The 42mm case of the Royal Oak Offshore Diver is based on the design of the first ROO from 1993, which is apparently why it can be seen here and there on the secondary market – but rarely! – The watch is offered on a steel offshore chronograph bracelet, solid, thick and beautiful.
Of course, the bracelet attachment is the same for ROO Diver and 42mm ROO Chronograph, you should always keep that in mind. Models with bracelets are very rarely offered for sale and, in principle, could turn out to be a very interesting collector’s item, if there are official papers confirming exactly such a configuration.
However, the chances of obtaining such a paper are vanishingly small, as no official information on the existence of watches with such a configuration has been found. With a single exception, almost all models in the ROO Diver collection were and are equipped with a rubber strap.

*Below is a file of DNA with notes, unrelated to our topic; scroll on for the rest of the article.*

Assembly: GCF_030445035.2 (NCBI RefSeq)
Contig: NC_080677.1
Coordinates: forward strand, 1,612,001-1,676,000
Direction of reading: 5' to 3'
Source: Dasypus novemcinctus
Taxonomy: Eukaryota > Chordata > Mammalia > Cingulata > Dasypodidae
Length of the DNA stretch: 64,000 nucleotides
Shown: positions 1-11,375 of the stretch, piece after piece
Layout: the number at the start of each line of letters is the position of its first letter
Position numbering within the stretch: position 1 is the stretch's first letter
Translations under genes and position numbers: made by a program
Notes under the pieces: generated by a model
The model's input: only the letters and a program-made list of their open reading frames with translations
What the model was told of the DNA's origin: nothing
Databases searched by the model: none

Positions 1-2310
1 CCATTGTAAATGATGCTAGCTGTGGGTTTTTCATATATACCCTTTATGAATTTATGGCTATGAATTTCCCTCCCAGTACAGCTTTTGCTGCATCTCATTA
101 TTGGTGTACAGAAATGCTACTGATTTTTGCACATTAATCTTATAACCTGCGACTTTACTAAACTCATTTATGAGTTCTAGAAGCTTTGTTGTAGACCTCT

However, in 2010 there was a significant change in the configuration of the straps: before that, the watches were necessarily equipped with a proprietary double folding clasp, and since 2010 – with a standard solid metal buckle with a wide, accentuated curved pin. In addition to the rubber strap, a crocodile (alligator) strap was also offered as an option.
As we can remember, the pin buckle was first used in ROO racing watches in 2010, namely in the Royal Oak Offshore ‘Grand Prix’.
It should also be noted that in 2010, the ROO Diver received for the first time an in-house self-winding caliber 3120, which replaced the previous generation caliber 2325, an Audemars Piguet personalized version of the Jaeger-LeCoultre caliber used in the early ROO Scuba models.